What Do Centipedes Eat?
There are about 8,000 different breeds of centipedes in the world, 3,000 of which have been described.
They are infamous in the insect world for their large number of legs and appearance that looks straight out of sci-fi film.
Despite the misleading name they don’t usually have 100 legs, they have about 15 pairs which is still impressive. Some breeds have reached about 300 legs but they definitely aren’t the majority.
Interestingly, centipedes always have an odd number of pairs of legs, so they can never have exactly 100 legs.
They can get as big as 12 inches long and are nocturnal by nature. These arthropods are beloved by most gardeners since they eat the typical insects that destroy plants.
You heard that right, centipedes are carnivorous.
Below you will find out not only what centipedes eat but also how, and where you can typically find them.
Centipede Or Millipede
Centipedes are commonly mistaken for millipedes but there are some clear differences to look out for.
For starters, centipedes only have 1 pair of legs per body segment whereas millipedes have multiple. This means that millipedes usually have around 100 legs compared to the centipedes’ 30 or so.
Another way to differentiate them is with the shape of their body. Centipedes are flatter when compared to the cylindrical shape of a millipede.
Centipedes are also the better hunter. With their long antennae and legs they’re able to easily find and catch up to prey.
Their legs have developed so that each pair is slightly longer than the last, in some cases the final pair of legs can be twice as long as the first.
This helps the centipede not trip over itself when running. The common centipede is also able to run just as fast backwards as it can forwards.
Millipedes are more likely to be found munching on a decaying plant than other insects. This is also the reason it is likely a person may want a millipede as a pet over a centipede.
What Is Food For A Centipede?
Centipedes are carnivores which means any insect it can feasibly eat it will. While far from a complete list here are some of the creatures centipedes have been found having for lunch.
- Fellow centipedes
As a species, centipedes aren’t particularly social and are sometimes quite territorial, so it will eat their fellow centipede if it is found injured or seen as easy prey.
While the centipede is predominantly a predator it is still at risk for being eaten by a larger animal.
These include birds, grasshopper mice, snakes, lizards, and spiders (who tend to go for the younger or smaller centipedes).
There have also been cases of humans eating them. The larger breeds can be found skewered and grilled in Chinese markets, and sometimes kept in liquor bottles for supposed medicinal benefits.
Where Can You Find Centipedes?
Found under stones and dead wood in the yard, centipedes like anywhere that is dark and damp. Their main goal in life is to eat so they will naturally gravitate to wherever there could be food.
If you have a compost bin you will more than likely find a centipede in there having a snack on a couple worms.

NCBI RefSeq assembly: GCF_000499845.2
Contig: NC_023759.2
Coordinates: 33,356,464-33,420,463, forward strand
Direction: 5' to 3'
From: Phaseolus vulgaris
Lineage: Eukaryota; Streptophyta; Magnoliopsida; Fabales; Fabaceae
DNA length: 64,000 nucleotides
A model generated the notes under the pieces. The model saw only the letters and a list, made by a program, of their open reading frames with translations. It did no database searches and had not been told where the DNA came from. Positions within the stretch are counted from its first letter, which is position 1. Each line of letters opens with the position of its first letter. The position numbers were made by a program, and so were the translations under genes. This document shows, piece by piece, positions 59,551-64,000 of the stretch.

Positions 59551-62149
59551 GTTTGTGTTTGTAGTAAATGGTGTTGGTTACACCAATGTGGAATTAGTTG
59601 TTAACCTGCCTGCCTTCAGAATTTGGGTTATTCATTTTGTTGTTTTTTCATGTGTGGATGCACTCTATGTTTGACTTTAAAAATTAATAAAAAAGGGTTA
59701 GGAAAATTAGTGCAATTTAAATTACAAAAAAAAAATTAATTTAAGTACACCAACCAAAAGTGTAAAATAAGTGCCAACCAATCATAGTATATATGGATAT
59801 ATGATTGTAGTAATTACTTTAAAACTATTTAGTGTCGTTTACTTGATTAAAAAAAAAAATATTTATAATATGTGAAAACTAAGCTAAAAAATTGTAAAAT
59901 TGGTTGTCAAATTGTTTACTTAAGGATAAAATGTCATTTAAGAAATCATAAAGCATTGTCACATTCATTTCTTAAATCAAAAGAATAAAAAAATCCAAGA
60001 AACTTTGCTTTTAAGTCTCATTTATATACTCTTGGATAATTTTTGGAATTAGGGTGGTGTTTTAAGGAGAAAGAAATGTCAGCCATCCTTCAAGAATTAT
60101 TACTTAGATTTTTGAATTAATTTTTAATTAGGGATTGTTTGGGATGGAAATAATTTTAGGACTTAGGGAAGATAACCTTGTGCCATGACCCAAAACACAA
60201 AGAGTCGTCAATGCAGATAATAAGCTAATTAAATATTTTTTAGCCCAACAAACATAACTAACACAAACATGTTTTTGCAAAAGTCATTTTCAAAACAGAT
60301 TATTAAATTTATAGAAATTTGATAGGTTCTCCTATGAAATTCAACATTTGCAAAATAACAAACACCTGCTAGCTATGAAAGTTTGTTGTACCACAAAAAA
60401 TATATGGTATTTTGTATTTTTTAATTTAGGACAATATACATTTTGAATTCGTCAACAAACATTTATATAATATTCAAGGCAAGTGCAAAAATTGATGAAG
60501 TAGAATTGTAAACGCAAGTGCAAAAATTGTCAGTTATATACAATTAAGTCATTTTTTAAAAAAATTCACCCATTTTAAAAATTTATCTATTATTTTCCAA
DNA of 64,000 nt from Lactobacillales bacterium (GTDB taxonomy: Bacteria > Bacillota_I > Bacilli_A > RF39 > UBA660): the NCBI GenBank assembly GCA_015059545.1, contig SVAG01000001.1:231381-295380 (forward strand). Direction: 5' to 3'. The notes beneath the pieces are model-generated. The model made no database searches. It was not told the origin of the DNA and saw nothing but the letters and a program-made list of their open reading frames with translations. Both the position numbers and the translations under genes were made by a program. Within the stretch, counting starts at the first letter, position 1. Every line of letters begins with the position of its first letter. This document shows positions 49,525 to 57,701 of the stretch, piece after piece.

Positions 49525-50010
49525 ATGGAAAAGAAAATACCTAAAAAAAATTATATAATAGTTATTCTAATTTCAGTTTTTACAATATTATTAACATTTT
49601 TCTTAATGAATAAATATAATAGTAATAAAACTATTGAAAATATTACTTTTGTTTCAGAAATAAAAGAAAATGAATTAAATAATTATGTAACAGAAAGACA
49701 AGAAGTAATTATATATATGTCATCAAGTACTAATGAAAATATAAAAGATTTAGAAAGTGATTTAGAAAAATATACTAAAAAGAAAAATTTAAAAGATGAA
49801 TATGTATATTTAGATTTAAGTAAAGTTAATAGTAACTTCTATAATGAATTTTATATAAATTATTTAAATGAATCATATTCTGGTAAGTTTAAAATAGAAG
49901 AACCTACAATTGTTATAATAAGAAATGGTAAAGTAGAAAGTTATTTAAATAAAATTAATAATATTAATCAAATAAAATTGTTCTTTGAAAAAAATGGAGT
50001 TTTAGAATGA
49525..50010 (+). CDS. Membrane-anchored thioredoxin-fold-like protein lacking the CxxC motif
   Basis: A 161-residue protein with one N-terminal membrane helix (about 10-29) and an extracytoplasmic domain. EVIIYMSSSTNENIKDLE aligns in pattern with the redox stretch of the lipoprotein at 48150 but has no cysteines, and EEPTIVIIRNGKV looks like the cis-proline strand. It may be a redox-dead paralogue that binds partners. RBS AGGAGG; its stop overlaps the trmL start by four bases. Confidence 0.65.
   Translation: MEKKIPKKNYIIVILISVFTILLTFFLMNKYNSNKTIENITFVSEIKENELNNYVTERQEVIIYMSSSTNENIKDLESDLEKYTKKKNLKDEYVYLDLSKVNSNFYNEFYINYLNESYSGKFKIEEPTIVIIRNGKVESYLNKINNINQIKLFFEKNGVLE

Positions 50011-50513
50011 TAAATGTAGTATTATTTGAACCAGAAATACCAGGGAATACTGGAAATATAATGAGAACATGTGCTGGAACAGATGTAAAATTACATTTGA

Of course, like any creature, if you have any cracks in your home you may find some crawlies indoors. For centipedes though this seems to be the role of one specific breed.
The House Centipede
Characterized by their small size (about 1.25 inches) and gray/brown color, these harmless centipedes are the most common to be found in your home.
Like their outside counterparts, these centipedes will live in any damp and dark space. They like to frequent bathrooms and basements but it is unlikely you will see them in the day as they are nocturnal.
A house centipede bite, while venomous, isn’t harmful to humans. Most people describe it as being similar to a bee sting.
However, if someone is prone to being allergic to bug bites it may cause swelling and itching, or in the most extreme cases, medical attention.
What Does A House Centipede Eat?
A house centipede is what can be considered a ‘natural’ pest control. Like other centipedes they eat some of the unwelcome house guests such as spiders and flies.
Centipedes have also been found to eat termites and other insects that may damage part of the house.
While this may seem like a benefit to keep a few centipedes around, most people are turned away by their off-putting shape and habit of crawling under feet and climbing up walls.
While house centipedes are great at pest control, like all other centipedes, they are attracted to where there is food.
That means that if you find a few centipedes in your house you may have a larger pest problem on your hands and need to call an exterminator.
How Does A Centipede Eat?
Despite their small size, centipedes have a few features that make them great hunters.
While they may have poor eyesight (some having no eyes at all), they have evolved to have long antennae which help them locate prey via vibrations.
This is where their long legs come into play, house centipedes can travel about 1 foot per second making it easy for them to catch even the quickest fly.
When caught they wrap their prey in their legs, almost like a lasso.
The next step is to subdue their prey. Here the centipede can take advantage of their venomous nature and paralyze their food with their forcipules.
The forcipules are unique to centipedes; they are a modification of the first part of legs directly behind the centipede’s head creating pincer-like appendages.
Finally they can move their prey down to the mandibles (teeth) and enjoy their meal. Quite the effective method.